Why Giants are unlikely to pick up Daniel Jones’ fifth-year option, and what comes next


Daniel Jones jogs out in white color rush uniform vs. Bucs

The Giants are still high on quarterback Daniel Jones and seem to really believe he can be their Quarterback of the Future.

But are they really willing to gamble $22.3 million that he is?

That’s a question that the Giants’ new regime is going to discuss with ownership when they reportedly meet on Thursday prior to the start of the NFL Draft. They have until Monday to decide whether or not to pick up the fifth-year option on Jones’ contract for 2023, and they have to make the same decision for defensive tackle Dexter Lawrencethough his option will cost less ($10.8 million).

The decision on Jones is an easy one. They shouldn’t pick up the option, nor are they expected to do so. In fact, that discussion shouldn’t take long at all.

And that has nothing to do with the Giants’ faith in Jones. It’s all about finances and flexibility. The Giants have been very clear that this is a critical season for Jones, whose three-year career has been plagued by inconsistencies and injuries. They need to see what the sixth overall pick of the 2019 draft is fully capable of before getting into any big financial commitment.

And if the new regime of GM joe schoen and coach Brian Daboll don’t like what they see, they need to keep their options open for next year.

They certainly could draft a quarterback in 2023 or sign or trade for a veteran even if they pick up Jones’ option. But the finances become a little more difficult in that case. Once they pick up the option for 2023, the $22.3 million becomes fully guaranteed. That’s a lot to carry if they decide he’s not their guy. It likely makes him untradeable, too.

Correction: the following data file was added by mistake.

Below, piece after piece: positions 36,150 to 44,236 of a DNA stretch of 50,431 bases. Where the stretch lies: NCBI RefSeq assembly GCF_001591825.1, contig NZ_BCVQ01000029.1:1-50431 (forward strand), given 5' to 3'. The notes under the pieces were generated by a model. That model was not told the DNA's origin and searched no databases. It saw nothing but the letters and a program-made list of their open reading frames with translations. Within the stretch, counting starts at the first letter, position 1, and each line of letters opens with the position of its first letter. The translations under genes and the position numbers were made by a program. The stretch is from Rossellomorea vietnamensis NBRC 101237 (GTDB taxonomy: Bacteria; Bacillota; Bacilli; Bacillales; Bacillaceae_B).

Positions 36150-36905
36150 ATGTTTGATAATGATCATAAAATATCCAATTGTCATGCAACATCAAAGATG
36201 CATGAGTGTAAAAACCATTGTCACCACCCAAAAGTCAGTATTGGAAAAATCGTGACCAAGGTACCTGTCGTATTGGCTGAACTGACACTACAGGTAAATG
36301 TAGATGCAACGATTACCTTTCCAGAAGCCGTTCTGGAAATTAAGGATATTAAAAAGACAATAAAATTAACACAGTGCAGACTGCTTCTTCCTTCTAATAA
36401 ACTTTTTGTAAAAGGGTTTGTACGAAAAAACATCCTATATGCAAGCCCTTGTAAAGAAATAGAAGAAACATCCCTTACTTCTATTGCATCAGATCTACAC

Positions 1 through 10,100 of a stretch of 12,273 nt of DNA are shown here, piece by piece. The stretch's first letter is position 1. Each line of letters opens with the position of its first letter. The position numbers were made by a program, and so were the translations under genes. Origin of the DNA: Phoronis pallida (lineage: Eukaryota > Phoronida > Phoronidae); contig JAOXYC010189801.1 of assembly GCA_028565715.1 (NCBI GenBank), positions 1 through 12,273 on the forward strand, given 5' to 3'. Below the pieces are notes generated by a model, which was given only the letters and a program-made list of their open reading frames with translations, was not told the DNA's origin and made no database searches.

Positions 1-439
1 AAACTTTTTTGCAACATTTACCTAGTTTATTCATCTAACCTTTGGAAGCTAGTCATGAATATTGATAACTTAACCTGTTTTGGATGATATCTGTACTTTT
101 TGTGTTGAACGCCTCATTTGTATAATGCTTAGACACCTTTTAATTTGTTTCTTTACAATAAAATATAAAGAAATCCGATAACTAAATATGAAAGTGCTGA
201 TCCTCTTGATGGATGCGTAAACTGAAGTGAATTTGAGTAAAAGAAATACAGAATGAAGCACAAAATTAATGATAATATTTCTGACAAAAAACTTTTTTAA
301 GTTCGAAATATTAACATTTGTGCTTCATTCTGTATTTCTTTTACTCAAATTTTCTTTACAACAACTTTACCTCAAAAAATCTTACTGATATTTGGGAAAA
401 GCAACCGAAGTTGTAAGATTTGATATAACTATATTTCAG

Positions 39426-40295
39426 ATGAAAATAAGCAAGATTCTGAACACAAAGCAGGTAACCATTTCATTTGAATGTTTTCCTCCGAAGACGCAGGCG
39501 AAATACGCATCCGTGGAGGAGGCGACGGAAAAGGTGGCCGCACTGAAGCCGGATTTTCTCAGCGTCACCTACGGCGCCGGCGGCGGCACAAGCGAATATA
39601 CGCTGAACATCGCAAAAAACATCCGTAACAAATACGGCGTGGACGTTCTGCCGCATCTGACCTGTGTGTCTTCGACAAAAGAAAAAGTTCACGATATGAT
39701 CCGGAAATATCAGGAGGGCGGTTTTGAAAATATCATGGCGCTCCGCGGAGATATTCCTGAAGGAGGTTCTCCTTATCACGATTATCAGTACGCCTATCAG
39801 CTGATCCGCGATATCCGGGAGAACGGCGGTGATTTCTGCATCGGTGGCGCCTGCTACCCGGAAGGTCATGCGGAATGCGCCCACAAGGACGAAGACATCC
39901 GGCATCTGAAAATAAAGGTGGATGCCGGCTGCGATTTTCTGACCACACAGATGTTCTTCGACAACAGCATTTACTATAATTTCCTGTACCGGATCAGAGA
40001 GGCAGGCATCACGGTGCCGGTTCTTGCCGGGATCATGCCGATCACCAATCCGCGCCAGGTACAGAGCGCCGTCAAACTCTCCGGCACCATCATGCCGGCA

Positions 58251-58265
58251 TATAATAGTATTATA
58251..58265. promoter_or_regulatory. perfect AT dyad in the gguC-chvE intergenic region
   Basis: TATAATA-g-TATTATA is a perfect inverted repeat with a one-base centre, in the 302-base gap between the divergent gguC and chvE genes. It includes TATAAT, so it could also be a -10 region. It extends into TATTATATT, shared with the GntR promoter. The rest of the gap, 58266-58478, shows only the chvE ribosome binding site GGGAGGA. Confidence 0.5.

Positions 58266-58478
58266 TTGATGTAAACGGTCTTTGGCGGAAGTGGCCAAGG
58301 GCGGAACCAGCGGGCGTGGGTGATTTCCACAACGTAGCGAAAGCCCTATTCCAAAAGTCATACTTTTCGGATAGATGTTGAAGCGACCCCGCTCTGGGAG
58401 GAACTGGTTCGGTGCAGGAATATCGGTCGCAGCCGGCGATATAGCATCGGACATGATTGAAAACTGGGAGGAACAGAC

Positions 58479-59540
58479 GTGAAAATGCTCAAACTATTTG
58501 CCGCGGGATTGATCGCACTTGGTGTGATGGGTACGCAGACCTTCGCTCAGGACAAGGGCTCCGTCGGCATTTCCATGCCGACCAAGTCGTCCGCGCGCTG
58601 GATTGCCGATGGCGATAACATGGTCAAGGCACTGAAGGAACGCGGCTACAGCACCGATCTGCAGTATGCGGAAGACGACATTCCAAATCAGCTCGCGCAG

The more sensible play is to let him play out the final year of his rookie deal this season, because it’s not like he can just walk away if he suddenly becomes a star. The Giants still have the option of signing him to a long-term contract or using the “franchise tag” on him. That tag will cost more than $30 million for the 2023 season – so probably about $10 million more than his option would’ve cost.

New York Giants quarterback Daniel Jones (8) looks to throw in the first half.  The Giants defeat the Eagles, 13-7, at MetLife Stadium on Sunday, Nov.  28, 2021, in East Rutherford.  Nyg Vs Ph

New York Giants quarterback Daniel Jones (8) looks to throw in the first half. The Giants defeat the Eagles, 13-7, at MetLife Stadium on Sunday, Nov. 28, 2021, in East Rutherford. Nyg Vs Ph

But if they become convinced next season that he’s their long-term answer at quarterback, then who cares about the extra $10 million? In that case, he’d be worth the inflated price.

And while the Giants have been tight-lipped about what they plan to do, that’s what is widely expected around the NFL: That they will let Jones play out the final year of his contract, and then make their decision on his future once they see how the year goes.

They probably will make the same decision on Lawrence, the 6-foot-4, 342-ponder who was the 17th overall pick in that 2019 draft. He has been a decent player in his three seasons and very durable. But he never provided the inside pass rush the Giants had hoped for (he has just nine sacks in 48 career games). And he’s never really looked worthy of being paid like one of the top defensive tackles in the league.

That’s what he’d be if the Giants picked up his option. His 2023 salary of $10.8 million would rank 16th at his position in the league.

That seems like too much, especially in guaranteed money, as the Giants transition to an entirely new defense under new defensive coordinator Don “Wink” Martindale. It seems much more likely he’d want the freedom to pick his own players in the future. The same will likely be true for Schoen and Daboll too.

So that’s why it makes the most sense for them to pass on the options for both, which they seem likely to do. It doesn’t mean that Jones and Lawrence won’t have a future with the Giants. It just means that this season they’ll have to work to earn that future on the field.



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